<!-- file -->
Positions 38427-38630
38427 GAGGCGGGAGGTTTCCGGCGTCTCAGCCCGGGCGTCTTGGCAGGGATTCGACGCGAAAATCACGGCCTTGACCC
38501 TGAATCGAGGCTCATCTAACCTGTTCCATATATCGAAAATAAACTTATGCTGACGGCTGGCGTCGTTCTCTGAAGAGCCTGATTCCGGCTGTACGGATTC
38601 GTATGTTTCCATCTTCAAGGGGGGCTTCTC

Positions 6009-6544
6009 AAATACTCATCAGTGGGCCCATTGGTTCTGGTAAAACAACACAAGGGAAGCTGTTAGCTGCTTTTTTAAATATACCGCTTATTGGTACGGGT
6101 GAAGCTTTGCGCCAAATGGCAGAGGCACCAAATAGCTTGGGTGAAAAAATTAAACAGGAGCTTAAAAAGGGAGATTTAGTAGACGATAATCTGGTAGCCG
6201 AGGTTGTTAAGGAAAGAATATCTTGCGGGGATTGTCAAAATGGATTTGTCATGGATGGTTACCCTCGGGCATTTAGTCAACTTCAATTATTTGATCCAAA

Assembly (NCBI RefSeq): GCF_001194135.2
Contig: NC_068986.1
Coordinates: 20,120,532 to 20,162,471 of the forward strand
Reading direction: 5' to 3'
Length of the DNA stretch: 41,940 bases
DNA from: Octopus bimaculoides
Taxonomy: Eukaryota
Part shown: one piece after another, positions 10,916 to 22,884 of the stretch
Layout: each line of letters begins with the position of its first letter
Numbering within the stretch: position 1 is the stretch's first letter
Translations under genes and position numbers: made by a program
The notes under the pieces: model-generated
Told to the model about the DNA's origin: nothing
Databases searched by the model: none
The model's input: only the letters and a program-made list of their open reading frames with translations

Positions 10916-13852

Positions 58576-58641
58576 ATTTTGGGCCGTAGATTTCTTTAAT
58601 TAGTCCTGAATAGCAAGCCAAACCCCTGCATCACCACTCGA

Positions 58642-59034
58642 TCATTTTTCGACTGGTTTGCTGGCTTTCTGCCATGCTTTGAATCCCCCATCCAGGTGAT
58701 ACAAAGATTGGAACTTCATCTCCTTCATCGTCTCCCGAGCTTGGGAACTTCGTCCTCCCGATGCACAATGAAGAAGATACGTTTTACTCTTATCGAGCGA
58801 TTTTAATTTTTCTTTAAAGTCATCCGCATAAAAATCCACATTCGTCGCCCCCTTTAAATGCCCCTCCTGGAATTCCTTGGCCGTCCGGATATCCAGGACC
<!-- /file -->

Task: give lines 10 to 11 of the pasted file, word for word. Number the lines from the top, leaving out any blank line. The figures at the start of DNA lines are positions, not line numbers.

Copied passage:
Contig: NC_068986.1
Coordinates: 20,120,532 to 20,162,471 of the forward strand